OpenStack is a rapidly growing ecosystem that produces a new release of a complex software package every half year. This is the outcome of a fruitful cooperation of individuals from all over the world, working for large companies and small startups or just doing this as a hobby.

It is a very interesting journey. One the one hand, more hands are always needed on the keyboard, but on the other hand, it’s a challenge to become an influential part of this community. And while community engagement might sound easy, when you start doing it, you realize that it’s time consuming and requires focus and dedication.

It’s definitely worth the effort. The wider community’s willingness to fix bugs, increase test coverage, write documentation, and do code reviews all makes OpenStack more stable, reliable, and user friendly. As you get more and more involved, you soon realize that your work hours must become more flexible, because you work with people all around the globe. You also need good communication skills; but don’t worry, you don’t necessarily have to be chatty, because that’s not a requirement.

During Ericsson's first big contribution, we learned much about how the Gerrit web-based code review tool works in a large community and how to survive a -2 rating, which we received as a critique of our API design. Another challenge is navigating cross-project feature development, because you need the attention of multiple core teams to come up with a design that results in an efficient interaction between the modules. When you realize that there are bits and pieces that do not fit with the others, the most important thing is to quickly reach out to people from all the core teams to ensure agreement on the design.

For example, we are currently involved in the activity to support Cinder volume multi-attach in Nova, which turned out to be more complex than it appeared at the beginning. But after much discussion, this blueprint is now on track, and we will have meetings during the Design Summit to finalize the next steps and then dig deep into the code again. If you are interested in participating, you are very welcome to join the related sessions during the second half of this week!

It’s been three years now since Ericsson started to look deeper into OpenStack and contributing. As a telecom vendor, it seemed particularly difficult to get involved in open source and adapt to the processes. We chose to contribute to Ceilometer, because we needed a more advanced query on our API, which then became a new API providing rich query functionality. It took us three months to get this feature merged, which increased the size of the code base by two percent—quite a big change!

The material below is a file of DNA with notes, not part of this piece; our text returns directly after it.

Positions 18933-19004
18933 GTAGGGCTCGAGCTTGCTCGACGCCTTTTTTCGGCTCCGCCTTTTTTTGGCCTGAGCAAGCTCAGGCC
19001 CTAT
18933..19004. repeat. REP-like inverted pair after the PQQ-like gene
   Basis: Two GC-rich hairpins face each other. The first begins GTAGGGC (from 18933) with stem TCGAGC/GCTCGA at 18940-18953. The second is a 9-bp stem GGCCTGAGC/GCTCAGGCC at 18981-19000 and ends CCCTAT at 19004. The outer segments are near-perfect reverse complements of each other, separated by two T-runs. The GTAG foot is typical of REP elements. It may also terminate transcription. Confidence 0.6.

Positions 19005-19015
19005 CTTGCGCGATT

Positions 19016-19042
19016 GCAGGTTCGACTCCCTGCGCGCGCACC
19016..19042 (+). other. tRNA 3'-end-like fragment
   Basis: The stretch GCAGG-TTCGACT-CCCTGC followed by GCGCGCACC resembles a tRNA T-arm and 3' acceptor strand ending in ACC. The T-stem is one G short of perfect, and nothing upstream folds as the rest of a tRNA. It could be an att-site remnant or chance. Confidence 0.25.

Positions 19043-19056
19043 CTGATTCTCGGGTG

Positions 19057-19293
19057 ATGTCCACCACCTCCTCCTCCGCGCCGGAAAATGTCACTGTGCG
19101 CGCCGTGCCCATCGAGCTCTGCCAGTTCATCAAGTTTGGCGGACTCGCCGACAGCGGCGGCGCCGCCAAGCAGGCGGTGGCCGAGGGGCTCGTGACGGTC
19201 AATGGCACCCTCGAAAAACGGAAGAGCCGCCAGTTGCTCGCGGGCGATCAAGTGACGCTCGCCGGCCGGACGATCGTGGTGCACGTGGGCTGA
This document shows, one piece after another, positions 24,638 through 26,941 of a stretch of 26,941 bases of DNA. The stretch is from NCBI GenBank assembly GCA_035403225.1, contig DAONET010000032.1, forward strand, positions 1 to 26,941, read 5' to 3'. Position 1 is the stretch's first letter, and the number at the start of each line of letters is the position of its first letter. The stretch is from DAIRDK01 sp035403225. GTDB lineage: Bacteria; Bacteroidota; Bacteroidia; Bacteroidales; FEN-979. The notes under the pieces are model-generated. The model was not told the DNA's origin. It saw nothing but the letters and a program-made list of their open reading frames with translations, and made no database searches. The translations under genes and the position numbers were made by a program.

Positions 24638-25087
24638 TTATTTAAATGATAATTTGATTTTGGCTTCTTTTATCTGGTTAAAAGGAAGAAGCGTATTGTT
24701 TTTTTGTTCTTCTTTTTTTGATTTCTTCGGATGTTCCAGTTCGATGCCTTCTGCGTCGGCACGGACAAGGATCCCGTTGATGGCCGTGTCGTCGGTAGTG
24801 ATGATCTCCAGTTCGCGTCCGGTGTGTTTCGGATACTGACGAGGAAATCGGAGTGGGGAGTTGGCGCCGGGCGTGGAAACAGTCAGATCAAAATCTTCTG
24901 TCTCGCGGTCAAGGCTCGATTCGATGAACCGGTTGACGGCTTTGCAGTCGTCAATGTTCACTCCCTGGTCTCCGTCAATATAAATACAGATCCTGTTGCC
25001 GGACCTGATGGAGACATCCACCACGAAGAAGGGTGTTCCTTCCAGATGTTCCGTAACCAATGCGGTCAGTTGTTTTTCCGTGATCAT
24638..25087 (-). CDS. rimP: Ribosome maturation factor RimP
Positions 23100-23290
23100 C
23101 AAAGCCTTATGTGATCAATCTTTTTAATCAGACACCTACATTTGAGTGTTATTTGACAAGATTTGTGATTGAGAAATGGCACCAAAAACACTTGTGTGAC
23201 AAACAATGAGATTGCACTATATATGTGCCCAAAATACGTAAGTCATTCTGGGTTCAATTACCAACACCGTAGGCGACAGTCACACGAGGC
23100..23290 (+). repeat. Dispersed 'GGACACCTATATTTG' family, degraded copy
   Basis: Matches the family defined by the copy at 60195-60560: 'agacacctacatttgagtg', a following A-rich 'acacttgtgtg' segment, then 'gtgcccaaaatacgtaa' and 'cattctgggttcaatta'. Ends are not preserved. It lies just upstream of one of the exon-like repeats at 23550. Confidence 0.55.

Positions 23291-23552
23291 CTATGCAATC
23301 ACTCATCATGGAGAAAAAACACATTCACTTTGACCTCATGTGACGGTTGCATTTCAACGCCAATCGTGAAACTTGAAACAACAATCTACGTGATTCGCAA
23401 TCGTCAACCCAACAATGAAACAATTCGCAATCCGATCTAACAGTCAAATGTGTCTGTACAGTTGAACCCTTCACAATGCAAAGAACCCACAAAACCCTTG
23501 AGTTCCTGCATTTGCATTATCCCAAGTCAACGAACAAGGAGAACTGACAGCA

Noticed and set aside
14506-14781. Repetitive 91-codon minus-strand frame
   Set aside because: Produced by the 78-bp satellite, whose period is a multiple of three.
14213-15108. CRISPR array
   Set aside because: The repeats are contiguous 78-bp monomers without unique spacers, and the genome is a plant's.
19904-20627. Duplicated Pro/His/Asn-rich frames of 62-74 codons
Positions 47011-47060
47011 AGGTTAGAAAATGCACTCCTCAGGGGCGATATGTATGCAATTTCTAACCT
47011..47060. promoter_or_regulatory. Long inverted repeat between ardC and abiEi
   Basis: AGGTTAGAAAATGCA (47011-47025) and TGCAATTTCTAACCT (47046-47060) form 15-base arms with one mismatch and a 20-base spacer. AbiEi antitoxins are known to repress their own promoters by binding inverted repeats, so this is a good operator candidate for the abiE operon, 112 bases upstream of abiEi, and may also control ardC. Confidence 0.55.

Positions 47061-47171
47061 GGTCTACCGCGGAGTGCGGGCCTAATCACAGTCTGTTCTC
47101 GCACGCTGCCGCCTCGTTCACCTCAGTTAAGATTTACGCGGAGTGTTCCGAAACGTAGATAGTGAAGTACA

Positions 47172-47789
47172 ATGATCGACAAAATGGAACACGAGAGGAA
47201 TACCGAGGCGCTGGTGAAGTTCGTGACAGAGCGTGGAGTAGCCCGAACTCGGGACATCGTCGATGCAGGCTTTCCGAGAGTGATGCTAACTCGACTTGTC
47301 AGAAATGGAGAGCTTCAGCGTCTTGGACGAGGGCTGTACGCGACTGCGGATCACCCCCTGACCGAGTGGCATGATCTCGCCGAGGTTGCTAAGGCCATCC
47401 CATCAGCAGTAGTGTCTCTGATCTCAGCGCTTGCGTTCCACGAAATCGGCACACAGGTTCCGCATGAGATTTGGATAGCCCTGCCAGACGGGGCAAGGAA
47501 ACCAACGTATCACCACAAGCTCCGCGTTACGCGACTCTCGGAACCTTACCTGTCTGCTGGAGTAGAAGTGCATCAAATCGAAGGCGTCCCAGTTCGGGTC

For contribution best practices in OpenStack, please check out this recording from a 2014 session: Tales from the Ship: Navigating the OpenStack Community Seas. Or join my presentation this afternoon on how to become an advanced contributor.

For more information on Ericsson’s activities at the OpenStack Summit this week, please visit our special event page: http://www.ericsson.com/hyperscale/events/openstack-summit-austin-2016.

And we'll be giving updates on related thought-leadership topics after the summit.  Please sign up for the Dare to Be Better blog to stay up to date:

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Cloud Infrastructure

Ildikó Váncsa

Beyond being a software developer, Ildikó coordinates the OpenStack-related activities within Ericsson and is also engaged in the OPNFV community. She has been contributing to OpenStack since November 2013, and her main focus area is Ceilometer, although she is contributing to other projects too, like Cinder, Nova and OpenStack Manuals. She joined the core team of Ceilometer in March 2014. Before Ericsson Ildikó worked for OptXware Research and Development Ltd. focusing on virtualization, system management and O&M areas.

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